Claim CC201:
If evolution proceeds via the accumulation of small steps, we should see a smooth continuum of creatures across the fossil record. Instead, we see long periods where species do not change, and there are gaps between the changes.

Morris, Henry M., 1974. Scientific Creationism, Green Forest, AR: Master Books, pg. 78.
Johnson, Phillip E., 1990. Evolution as dogma: The establishment of naturalism. First Things no. 6, p. 15-22,

  1. 漸進的変化が化石記録を通して見られるはずだという考えは、漸進的系統進化(phyletic gradualism)と呼ばれる。それは以下の信条に基づく

    a. 新しい種は祖先の集団が変化した子孫の集団への移行することで出現する
    b. 移行は均一で緩慢である
    c. 移行には祖先の集団の大半が参加する
    d. 移行は祖先の種の地理的分布の大半で起きる


    [N]atural selection will generally act very slowly, only at long intervals of time, and only on a few of the inhabitants of the same region. I further believe that these slow, intermittent results accord well with what geology tells us of the rate and manner at which the inhabitants of the world have changed [Darwin 1872 140-141 chap. 4].

    "But I must here remark that I do not suppose that the process ever goes on so regularly as is represented in the diagram, though in itself made somewhat irregular, nor that it goes on continuously; it is far more probable that each form remains for long periods unaltered, and then again undergoes modification [Darwin 1872, 152].

    It is a more important consideration . . . that the period during which each species underwent modification, though long as measured by years, was probably short in comparison with that during which it remained without undergoing any change [Darwin 1872, 428, chap. 10].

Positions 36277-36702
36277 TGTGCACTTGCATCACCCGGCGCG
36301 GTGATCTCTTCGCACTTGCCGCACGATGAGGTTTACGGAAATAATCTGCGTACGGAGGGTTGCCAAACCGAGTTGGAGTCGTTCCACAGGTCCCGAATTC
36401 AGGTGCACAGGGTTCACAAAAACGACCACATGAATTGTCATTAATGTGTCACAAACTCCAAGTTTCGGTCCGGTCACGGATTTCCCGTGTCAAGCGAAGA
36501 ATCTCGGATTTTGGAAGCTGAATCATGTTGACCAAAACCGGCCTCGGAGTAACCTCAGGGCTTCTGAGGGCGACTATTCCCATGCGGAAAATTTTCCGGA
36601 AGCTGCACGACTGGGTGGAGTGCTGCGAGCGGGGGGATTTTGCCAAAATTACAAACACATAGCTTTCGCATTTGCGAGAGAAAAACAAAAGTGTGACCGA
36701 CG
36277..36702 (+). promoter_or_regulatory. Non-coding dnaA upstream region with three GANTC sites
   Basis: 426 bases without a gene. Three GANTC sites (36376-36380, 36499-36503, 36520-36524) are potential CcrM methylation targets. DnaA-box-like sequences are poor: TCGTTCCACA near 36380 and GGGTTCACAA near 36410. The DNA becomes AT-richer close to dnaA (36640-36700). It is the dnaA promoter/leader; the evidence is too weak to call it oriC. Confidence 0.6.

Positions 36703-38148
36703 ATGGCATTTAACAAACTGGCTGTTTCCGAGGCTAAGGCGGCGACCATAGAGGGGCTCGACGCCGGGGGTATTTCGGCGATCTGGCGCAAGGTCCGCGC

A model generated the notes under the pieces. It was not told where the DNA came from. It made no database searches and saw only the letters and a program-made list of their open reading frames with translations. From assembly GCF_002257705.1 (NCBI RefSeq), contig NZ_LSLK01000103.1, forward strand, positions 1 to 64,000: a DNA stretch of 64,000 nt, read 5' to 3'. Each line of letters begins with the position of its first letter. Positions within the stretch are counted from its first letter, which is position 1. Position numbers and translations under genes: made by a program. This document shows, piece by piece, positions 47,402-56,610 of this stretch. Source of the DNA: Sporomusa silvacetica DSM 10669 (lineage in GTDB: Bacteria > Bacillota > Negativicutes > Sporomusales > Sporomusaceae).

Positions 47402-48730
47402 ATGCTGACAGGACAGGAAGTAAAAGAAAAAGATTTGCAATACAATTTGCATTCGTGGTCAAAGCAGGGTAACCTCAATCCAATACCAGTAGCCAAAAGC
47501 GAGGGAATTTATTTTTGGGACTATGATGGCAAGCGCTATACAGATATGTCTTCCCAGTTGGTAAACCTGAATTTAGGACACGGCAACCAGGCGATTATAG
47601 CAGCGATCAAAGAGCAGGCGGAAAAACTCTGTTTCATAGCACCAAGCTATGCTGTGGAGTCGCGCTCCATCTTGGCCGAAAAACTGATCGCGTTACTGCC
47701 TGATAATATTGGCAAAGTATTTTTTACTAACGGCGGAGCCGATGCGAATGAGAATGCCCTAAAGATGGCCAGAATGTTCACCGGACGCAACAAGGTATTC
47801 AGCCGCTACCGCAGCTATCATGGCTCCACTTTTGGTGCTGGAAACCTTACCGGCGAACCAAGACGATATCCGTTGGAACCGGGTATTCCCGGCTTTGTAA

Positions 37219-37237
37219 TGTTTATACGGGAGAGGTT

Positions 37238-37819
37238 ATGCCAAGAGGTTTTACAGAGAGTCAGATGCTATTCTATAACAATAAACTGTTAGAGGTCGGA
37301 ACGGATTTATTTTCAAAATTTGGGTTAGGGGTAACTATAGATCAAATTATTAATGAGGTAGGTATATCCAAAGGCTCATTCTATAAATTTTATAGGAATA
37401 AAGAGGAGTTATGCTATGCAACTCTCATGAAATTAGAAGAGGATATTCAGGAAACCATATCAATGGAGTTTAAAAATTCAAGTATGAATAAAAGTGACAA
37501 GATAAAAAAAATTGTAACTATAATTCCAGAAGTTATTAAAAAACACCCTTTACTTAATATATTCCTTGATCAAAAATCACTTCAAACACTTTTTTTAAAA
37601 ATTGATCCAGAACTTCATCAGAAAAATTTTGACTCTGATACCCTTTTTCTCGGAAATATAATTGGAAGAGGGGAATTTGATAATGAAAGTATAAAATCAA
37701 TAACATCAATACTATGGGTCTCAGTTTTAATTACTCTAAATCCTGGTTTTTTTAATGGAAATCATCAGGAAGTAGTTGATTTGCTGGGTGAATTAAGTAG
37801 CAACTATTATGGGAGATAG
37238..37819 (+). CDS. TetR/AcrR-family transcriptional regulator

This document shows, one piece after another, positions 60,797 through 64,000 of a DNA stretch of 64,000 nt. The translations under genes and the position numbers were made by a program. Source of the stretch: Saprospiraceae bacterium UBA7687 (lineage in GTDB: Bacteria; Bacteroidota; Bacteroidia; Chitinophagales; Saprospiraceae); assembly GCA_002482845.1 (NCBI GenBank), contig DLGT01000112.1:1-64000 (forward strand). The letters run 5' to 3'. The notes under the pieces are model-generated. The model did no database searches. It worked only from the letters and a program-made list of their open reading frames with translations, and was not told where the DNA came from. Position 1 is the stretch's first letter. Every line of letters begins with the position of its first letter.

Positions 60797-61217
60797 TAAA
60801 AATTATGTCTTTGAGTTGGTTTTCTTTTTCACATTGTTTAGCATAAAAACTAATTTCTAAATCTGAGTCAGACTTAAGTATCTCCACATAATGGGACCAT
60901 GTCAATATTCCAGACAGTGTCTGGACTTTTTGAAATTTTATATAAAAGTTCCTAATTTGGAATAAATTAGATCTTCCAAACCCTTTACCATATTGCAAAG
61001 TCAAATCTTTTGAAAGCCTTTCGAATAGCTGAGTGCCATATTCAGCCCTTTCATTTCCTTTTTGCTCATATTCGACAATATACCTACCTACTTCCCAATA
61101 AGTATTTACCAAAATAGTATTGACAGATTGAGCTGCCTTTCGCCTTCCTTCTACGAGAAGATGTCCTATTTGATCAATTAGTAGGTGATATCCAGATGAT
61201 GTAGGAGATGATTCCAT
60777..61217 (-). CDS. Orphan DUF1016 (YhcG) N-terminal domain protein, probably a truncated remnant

"it might require a long succession of ages to adapt an organism to some new and peculiar line of life, for instance, to fly through the air; and consequently that the transitional forms would often long remain confined to some one region; but that, when this adaptation had once been effected, and a few species had thus acquired a great advantage over other organisms, a comparatively short time would be necessary to produce many divergent forms, which would spread rapidly and widely throughout the world [Darwin 1872, 433].

  2. おそらく、そのすべてを説明できるわけではないが、浸蝕や化石保存に適さない期間などにより化石記録が不完全であるため、隙間がある。
  3. 幾つかの移行系列が存在し、それは変化率は一定ではないが、形態の漸進的連続性を示している。
  4. それでも化石記録は時間を経ての変化を多く示している。多くの隙間があると記述する創造論者は、その論理的帰結を認めることはない。すなわち、それらの種が創造によるものなら、何百の、おらく何百万もの創造行為が、いろんな時点で行われたはずだということを。

  1. Elsberry, Wesley R. 1996. Punctuated equilibria.

  1. Darwin, C. 1872. The Origin of Species, 6th Edition. Senate, London.